Last month, the Tower Theater opened its doors to local filmmakers once more for the Open Screen Night event. --- For those of you unaware, several directors bring in their short films for a free screening, where each one runs back-to-back, and at the end of the night three awards are handed out to the finest of the bunch.
This month's competition was very spirited and had plenty to offer in taste, as City Weekly's Scott Renshaw wrote in his recap of the event last month. For September's showcase, the film Yellow Pill by Chris Rogers (a previously interviewed director here on the blog) took home the Critic's and Audience Choice Awards, while Christopher Hanna picked up the Salt Lake Film Society Award for his rapid-fire snippet entitled ZICSM. We chat with Hanna today about the film and his other works, plus Open Screen Night and his thoughts on local filmmaking.
Gavin: Hey, Christopher. First off, tell us a little bit about yourself.
Christopher: My biggest passion is art. I love making art, but I also get excited by new and innovative art, design, music and film made by others. Originally from Colorado, but I have spent most of my life in Salt Lake City. I come from a family of musicians, although I am not very musically inclined. I studied photography at the University of Utah, but ended up doing graphic design and illustration as a living for various companies and employers. I spend most of my days with a Wacom drawing-tablet pen in my hand, clicking and dragging. I am quiet, mellow and sarcastic. I am a 13-year-old boy living in a 30-something-year-old body.
Gavin: What first got you interested in art in general, and what influenced you early on?
Christopher: I don't recall the moment I became interested in art. I was drawing as far back as I remember. Since I came from a creative family, art was strongly encouraged. My mom always tried to get me into different art programs and contests as a kid, so that helped motivate me and keep the momentum going through my youth. My biggest influences came from contemporary pop culture: TV shows and movies. Those are the things that stick with you growing up in the late 20th century. My earliest creations and drawings reflected that influence: drawings of E.T., Bugs Bunny, Ewoks, Gremlins, the aliens from V, Freddy Krueger, you name it.
Gavin: You've worked with so many different mediums. What made you decide to learn various works rather than master a single form?
Christopher: I was never content with just one medium. Naturally, as a kid, you want to learn how to do everything. So I continued that throughout my life as an artist. It could be to my detriment as an artist that I've tried to use so many different mediums. I realize that it could be hard to find the common thread through all my work, whether it be graphic design, painting, photography or video. But over the years, I have seen some of my best work come from the combination of mediums. Often it's more about the idea. The medium is just a means to execute the concept.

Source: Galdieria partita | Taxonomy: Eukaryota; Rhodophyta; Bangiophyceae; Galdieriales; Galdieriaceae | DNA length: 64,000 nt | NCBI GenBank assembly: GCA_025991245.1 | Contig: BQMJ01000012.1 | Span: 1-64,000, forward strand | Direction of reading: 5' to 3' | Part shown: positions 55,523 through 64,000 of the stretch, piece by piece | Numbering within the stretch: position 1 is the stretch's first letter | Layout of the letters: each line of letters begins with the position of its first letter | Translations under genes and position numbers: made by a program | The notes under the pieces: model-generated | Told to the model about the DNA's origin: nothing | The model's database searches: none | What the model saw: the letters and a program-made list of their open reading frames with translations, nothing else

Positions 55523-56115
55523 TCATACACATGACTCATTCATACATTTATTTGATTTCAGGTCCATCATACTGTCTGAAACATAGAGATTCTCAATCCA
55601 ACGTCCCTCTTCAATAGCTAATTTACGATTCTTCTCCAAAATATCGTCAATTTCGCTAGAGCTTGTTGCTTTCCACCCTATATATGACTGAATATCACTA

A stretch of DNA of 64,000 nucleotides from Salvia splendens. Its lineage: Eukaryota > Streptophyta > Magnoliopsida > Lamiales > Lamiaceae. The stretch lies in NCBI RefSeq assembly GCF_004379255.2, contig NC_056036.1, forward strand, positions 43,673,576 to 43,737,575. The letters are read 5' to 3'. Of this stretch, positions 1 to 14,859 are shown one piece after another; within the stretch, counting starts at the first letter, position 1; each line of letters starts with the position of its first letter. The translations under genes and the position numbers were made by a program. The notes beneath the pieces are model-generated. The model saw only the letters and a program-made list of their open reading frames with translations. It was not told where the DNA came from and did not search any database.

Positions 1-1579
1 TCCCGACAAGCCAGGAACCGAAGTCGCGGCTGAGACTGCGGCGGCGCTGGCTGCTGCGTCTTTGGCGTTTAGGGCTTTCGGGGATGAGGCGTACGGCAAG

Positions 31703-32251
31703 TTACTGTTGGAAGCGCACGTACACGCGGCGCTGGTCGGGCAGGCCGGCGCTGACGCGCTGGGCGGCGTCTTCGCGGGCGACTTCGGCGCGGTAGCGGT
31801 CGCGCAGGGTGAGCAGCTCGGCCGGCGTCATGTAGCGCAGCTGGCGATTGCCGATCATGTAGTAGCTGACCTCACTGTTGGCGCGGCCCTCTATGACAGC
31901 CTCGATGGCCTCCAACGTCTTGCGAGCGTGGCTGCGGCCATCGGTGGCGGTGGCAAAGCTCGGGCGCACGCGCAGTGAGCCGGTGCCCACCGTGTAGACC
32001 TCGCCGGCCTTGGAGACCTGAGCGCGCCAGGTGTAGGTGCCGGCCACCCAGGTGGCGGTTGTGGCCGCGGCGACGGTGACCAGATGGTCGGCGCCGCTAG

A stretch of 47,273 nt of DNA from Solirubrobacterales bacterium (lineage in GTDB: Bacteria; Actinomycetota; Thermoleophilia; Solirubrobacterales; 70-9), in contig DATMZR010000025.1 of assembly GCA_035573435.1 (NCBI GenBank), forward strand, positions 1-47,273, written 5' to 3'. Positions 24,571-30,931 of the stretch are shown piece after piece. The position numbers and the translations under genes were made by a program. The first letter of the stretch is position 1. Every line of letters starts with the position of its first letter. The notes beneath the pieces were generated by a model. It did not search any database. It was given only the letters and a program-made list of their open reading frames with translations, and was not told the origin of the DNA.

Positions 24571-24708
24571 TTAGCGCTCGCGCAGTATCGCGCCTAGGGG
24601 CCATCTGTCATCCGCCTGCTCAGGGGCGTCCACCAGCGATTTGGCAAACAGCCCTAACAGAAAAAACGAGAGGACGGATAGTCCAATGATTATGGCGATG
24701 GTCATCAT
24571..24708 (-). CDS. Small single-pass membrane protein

Gavin: What made you decide to create a short film, and what was it like for you learning how to create one?
Christopher: I have been making short films since I was about 10, starting with in-camera VHS productions with my siblings and cousins. I love creating with video, whether it be experimental or narrative. In college, I learned to use non-linear and traditional tape-editing systems. In the past few years, I have incorporated more animation and graphic elements into my video projects with the use of After Effects and Photoshop. At one point in my life, I considered getting into filmmaking as a career, but I really enjoy the freedom of creating with a medium without commercial constraints.
Gavin: How did the concept for ZICSM come about?
Christopher: I don't remember which came first, the music or the film concept. I love messing around with Photoshop and distorting and mutating people's faces. It's a great party trick, especially in the pre-smart phone app days. So I started with several Photoshop "disguises" for myself, each one getting just a bit more creepy and unsettling than the previous version. I decided to use the images to compose a short, animated, German Expressionist-inspired film set to a my own choppy rendition of King Crimson's 21st Century Schizoid Man. The film was originally titled 21CSM, as an acronym for the King Crimson tune. It was misspelled in the program at the SLFS Open Screen. I actually like the accidental new title a bit more. Thank you, SLFS!
Gavin: How did you find the graphics and materials to work with, and how long did it take you to film and then edit it?
Christopher: I composed the music using Adobe Audition and collected Mellotron samples I found online. Since I'm not a musician, it was a bit more difficult to assemble the music than the visuals. For the images, I used a bunch of photos I had collected from the Internet and magazine and book scans. I used a handful of self-portraits I had taken and just went to town with the mutating and scrambling of imagery in Photoshop. It took 3 or 4 weeks to complete the project.